As pruning activities continued in his pecan orchards near in early March, Dave Salopek had his fingers crossed that his dormant trees suffered no damage from temperatures that plummeted to 6 degrees below zero a month earlier.
“I asked a lot of tree experts, and they don’t think the fruit wood was damaged,” he says. “But the standard answer was that they weren’t completely sure.”
That severe cold snap may reduce pressure on the trees later from major insect pests – yellow and black aphids. However, it’s likely to also to restrict the numbers of beneficial insects in his orchards, says Salopek, who operates as David Salopek Farms near Las Cruces, N.M.
Normally, he and other Mesilla Valley growers receive one or two rains each winter — but not this season, which has been exceptionally dry. As a result, there have been few weeds requiring control.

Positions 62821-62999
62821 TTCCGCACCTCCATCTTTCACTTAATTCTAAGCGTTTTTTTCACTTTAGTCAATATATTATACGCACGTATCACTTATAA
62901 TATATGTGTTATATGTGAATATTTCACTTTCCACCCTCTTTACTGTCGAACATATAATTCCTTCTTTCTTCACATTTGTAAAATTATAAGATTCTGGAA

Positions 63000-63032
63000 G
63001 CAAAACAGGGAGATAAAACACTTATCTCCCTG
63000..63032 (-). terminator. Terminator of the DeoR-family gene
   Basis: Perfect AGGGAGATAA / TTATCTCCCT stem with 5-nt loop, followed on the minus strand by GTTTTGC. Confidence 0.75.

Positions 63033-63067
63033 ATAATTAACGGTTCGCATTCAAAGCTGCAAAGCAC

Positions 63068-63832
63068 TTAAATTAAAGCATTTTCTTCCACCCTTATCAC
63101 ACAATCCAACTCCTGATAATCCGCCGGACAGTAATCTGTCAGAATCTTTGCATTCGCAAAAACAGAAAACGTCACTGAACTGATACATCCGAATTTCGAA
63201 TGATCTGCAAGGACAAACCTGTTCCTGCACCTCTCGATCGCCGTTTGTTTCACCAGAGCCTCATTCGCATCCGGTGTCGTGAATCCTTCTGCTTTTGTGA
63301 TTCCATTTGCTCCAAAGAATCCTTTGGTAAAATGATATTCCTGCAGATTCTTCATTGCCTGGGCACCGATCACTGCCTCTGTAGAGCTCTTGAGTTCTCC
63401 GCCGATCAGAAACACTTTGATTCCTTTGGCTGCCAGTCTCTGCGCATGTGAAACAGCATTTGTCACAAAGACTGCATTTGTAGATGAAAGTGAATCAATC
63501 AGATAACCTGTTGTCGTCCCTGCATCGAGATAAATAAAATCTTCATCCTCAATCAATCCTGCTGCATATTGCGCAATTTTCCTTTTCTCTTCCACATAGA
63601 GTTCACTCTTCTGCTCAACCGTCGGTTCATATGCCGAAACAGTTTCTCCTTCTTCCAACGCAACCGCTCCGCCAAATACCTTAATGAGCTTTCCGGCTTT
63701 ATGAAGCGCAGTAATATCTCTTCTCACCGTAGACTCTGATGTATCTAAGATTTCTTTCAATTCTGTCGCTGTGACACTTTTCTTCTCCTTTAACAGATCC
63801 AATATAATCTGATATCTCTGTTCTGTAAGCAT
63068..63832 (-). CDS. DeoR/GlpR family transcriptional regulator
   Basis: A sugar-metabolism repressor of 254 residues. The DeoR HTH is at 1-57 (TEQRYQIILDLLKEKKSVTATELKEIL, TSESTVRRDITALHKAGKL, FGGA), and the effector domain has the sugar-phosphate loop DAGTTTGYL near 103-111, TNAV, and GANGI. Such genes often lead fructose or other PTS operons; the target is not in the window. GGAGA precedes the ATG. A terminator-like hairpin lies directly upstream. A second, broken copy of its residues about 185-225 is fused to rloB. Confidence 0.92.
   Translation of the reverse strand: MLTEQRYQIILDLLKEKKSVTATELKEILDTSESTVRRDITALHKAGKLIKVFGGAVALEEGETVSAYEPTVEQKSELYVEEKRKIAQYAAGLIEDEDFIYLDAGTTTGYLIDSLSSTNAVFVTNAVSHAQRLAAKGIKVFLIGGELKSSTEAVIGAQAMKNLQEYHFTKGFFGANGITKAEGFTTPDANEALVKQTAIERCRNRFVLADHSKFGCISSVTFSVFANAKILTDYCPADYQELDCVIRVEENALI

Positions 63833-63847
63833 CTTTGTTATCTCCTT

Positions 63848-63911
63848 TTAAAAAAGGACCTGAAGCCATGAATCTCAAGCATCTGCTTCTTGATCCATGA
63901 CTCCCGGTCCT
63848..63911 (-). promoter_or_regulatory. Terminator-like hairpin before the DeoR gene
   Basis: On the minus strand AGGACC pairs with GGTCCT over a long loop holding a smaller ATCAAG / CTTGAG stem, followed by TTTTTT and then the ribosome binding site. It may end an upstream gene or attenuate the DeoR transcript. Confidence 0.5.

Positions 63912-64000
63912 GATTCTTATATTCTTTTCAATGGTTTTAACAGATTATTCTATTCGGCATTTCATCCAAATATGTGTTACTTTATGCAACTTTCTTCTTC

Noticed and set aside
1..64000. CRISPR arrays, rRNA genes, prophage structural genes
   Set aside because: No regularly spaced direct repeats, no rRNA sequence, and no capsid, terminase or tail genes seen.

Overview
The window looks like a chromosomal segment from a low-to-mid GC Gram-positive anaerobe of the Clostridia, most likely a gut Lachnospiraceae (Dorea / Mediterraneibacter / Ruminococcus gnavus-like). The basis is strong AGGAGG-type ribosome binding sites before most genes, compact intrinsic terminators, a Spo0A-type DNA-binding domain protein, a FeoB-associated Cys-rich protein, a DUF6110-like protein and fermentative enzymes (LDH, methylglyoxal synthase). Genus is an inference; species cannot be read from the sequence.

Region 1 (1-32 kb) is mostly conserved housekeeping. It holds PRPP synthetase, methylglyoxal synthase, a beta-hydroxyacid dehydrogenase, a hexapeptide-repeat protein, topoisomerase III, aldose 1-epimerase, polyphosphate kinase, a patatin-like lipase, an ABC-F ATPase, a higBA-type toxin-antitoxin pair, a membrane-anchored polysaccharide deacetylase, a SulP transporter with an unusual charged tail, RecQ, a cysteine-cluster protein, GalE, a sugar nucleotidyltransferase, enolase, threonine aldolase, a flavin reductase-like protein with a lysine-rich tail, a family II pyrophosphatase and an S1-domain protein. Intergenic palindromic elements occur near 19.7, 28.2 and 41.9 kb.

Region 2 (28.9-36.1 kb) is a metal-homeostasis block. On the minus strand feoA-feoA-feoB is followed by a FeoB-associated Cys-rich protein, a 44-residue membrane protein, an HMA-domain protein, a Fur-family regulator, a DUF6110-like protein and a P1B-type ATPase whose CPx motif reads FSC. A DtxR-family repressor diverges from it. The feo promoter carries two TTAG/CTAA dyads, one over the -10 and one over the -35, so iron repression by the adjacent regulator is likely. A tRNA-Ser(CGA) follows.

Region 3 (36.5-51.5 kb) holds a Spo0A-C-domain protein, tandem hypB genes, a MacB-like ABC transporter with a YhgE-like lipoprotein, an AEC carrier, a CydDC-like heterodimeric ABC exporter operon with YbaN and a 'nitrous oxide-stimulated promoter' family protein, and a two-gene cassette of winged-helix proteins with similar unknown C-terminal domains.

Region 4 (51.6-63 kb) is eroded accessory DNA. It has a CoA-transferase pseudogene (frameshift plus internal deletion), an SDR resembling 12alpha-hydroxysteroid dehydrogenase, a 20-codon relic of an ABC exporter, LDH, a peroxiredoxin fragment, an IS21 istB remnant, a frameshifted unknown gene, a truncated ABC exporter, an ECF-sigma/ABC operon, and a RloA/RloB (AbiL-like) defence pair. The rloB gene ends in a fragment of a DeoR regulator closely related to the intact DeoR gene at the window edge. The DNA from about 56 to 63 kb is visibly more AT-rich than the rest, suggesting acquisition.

The snow pack in the mountains that supplies some of the water for his flood irrigated orchards was about average for this time of year. Normally, he gets about 2 acre-feet of water from his irrigation district each season.
“We don’t anticipate a full allotment this year,” Salopek says. “But right now, it looks like we’ll get a few irrigations from the district water.”
To prepare for his first irrigation, which is normally this month, he has been tilling the orchard floors. Beginning next month, he’ll make the first of four or five applications of liquid nitrogen between then and the end of June.
He’ll drill a 10-37-0 blend of nitrogen and phosphorus in five bands in the drip line on either side of his trees. Also in April, he’ll broadcast potassium in the form of potassium magnesium sulfate.
Starting with bud break in April or May, he’ll treat the trees with a micronutrient spray of zinc and manganese. As usual, he plans to make a total of five or six applications, spraying about every 10 days.
Since purchasing this year’s supply of fertilizers at the end of last year, Salopek has watched prices nearly double.
“There’s an advantage to buying fertilizer in December,” he says. “I’ve been doing that for almost 20 years.”